On a side note, it also works for my conscience. I had always been trying to find a canned food or source for raw meat where I could be certain that the animals whose meat went into the food didn’t have such a terrible life as is often the case in factory-farmed animals. This is something that Celtic Connection provides, and I’m glad.
Yep, we’re kibble fans now …
Another positive side-effect of feeding my dogs kibble is how easily we can use it for mental stimulation now. It was always a bit of a struggle to find or somehow make treats that I could use for treat searches or food rewards. Not a problem any more. The lunch treat search has become a daily ritual. I just throw their lunch in the garden instead of serving it in a bowl. They are busy for 15 minutes, I get to watch them have fun and not do a thing, and they are tired out afterwards. Our garden is separated in two sections, so I can still be sure that they are each eating their own portion. Bonus: They like their Celtic Connection so much that I can even use it as a food reward. I know that some dogs will turn up their noses at kibble when it comes to rewards. Not my dogs 🙂
January to April 2016
Here’s some of our progress at the beginning of last year: Dana grew increasingly relaxed at home. Her urge to pounce on Corey lessened, the pacing in the evenings stopped, and she became interested in activities of us humans inside the house that would previously have frightened her. This is her “helping” us put together an Ikea cabinet in January 2016 … 😉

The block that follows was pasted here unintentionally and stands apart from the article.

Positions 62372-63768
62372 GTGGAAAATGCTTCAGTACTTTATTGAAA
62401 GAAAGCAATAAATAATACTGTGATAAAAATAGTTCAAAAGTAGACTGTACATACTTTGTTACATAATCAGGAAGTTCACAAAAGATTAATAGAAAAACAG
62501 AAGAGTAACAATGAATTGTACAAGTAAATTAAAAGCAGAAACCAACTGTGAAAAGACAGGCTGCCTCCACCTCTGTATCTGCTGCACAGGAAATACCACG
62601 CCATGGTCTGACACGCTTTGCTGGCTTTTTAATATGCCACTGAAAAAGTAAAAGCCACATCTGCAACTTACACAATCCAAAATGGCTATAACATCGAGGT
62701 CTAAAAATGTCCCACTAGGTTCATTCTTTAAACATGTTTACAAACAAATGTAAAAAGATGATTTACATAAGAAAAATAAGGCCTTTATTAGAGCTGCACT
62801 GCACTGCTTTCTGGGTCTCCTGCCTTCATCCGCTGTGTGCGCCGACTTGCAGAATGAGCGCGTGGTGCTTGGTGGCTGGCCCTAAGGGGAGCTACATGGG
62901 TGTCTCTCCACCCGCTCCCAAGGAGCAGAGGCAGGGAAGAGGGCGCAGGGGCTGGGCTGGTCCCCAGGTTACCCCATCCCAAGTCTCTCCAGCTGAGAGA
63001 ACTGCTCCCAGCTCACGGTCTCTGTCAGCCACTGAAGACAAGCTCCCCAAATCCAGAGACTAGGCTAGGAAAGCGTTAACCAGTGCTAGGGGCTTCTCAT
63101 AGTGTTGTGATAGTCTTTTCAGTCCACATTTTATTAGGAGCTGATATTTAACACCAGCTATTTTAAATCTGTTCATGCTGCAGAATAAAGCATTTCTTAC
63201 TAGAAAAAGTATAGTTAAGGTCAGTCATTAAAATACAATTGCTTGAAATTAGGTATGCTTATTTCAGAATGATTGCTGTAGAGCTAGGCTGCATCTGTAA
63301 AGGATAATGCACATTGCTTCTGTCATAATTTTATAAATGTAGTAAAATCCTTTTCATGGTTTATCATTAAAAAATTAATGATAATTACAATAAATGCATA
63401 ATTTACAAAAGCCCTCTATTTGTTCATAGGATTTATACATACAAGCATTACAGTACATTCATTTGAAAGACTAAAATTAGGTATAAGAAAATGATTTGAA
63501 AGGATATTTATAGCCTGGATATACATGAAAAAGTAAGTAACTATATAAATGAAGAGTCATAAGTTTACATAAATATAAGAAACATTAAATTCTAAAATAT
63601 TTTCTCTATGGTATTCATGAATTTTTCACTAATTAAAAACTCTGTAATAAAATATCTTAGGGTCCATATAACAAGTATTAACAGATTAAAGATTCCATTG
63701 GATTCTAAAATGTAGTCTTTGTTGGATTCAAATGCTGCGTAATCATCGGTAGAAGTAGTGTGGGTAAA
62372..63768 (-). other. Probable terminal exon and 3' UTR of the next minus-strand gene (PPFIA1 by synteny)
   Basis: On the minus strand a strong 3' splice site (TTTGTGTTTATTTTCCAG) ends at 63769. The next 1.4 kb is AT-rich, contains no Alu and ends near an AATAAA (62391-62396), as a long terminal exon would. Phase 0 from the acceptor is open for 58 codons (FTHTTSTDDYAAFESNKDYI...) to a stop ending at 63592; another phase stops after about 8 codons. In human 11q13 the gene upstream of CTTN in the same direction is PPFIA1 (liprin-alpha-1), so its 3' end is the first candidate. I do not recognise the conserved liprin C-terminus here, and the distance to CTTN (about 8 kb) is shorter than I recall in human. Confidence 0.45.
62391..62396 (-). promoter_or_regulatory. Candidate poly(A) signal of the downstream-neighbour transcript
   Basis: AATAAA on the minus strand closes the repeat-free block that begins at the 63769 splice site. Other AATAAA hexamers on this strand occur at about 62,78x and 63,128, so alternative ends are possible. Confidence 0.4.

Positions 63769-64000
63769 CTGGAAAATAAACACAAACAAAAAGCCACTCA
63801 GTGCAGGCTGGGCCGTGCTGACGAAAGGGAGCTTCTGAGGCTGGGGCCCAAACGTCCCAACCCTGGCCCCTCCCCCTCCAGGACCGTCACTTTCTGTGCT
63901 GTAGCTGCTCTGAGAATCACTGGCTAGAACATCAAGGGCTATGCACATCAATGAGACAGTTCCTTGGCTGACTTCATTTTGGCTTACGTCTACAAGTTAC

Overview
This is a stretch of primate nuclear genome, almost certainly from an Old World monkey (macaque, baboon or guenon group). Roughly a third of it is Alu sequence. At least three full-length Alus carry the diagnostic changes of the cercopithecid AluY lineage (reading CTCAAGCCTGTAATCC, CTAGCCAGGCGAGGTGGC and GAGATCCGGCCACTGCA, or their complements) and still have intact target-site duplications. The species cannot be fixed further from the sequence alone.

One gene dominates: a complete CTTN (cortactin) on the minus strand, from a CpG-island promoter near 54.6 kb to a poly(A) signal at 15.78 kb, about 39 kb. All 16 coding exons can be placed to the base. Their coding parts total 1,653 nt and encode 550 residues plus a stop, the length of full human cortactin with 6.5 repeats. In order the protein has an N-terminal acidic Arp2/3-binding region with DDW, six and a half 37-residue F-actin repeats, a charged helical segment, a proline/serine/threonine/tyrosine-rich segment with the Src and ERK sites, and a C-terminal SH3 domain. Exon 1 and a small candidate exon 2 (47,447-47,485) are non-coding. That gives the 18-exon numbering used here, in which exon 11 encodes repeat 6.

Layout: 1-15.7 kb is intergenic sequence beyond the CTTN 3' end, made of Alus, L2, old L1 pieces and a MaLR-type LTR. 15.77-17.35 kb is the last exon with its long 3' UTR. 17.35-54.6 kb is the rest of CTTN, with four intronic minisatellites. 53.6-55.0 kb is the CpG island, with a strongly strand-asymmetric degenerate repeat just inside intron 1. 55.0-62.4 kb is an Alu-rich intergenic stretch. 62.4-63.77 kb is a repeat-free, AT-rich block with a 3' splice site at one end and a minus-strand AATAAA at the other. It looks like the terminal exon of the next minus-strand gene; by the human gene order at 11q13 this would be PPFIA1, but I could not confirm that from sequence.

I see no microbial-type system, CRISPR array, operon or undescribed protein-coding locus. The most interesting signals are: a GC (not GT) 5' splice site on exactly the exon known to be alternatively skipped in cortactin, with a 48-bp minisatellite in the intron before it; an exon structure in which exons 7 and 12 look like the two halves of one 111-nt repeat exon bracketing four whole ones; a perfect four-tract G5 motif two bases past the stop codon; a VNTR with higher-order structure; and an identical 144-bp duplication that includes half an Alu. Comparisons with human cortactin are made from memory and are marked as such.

She would still get worried about seeing people during walks, whining and pacing as soon as they appeared, even if they were far away. BUT she would calm down much more easily.
It’s funny: when I read my notes from back then, I see that I wrote: “She was sniffing in a relaxed way”. Funny because I remember exactly what that looked like. Funny because I’ve learned so much about dog body language since then, and about her specifically that I can now say: I didn’t even know what relaxation really looked like on Dana at that time. What I categorised as “relaxed”, I would now call “borderline upset”, and the way she sniffed was obsessive rather than relaxed. Sucking up smells can help a dog shut out other things, and that’s exactly what she did. But hey “not quite as upset” is better than her running, running, running with empty eyes because it was the only behaviour she had under those circumstances. I sometimes got the feeling that she didn’t even realise that I was attached to the other end of her lead. But that was an improvement over not actually wanting to leave the house …
Our relationship outside started to change, slowly. She started to react when I asked her to come away with me as opposed to freezing when she saw people on the street. We had a breakthrough when meeting dogs she had no wish to interact with. She came to me and put me between her and the dog in question, on two separate occasions. Needless to say, this made me incredibly happy! And, like a good parent, I reinforced her trust in me by protecting her from those dogs.
Her relationship with Corey had a little setback in January 2016. He had a leg injury and was not allowed to exercise, and at one point he was so annoyed with her that he snapped, and a fight broke out. Her leg had a small puncture wound as a result. Things were tense for a few days, but improved after that. It was not the first fight they had, but I’m happy to report that we haven’t had one since!
We continued our work with the essential oils, but did so more and more rarely, as she needed it less and less.
By April, we had made a whole lot of good memories together. While she would still get stressed out incredibly easily while out and about, the good vs. bad percentage started leaning decidedly towards good. I watched her self-confidence grow, and I became more secure in guiding her in difficult situations.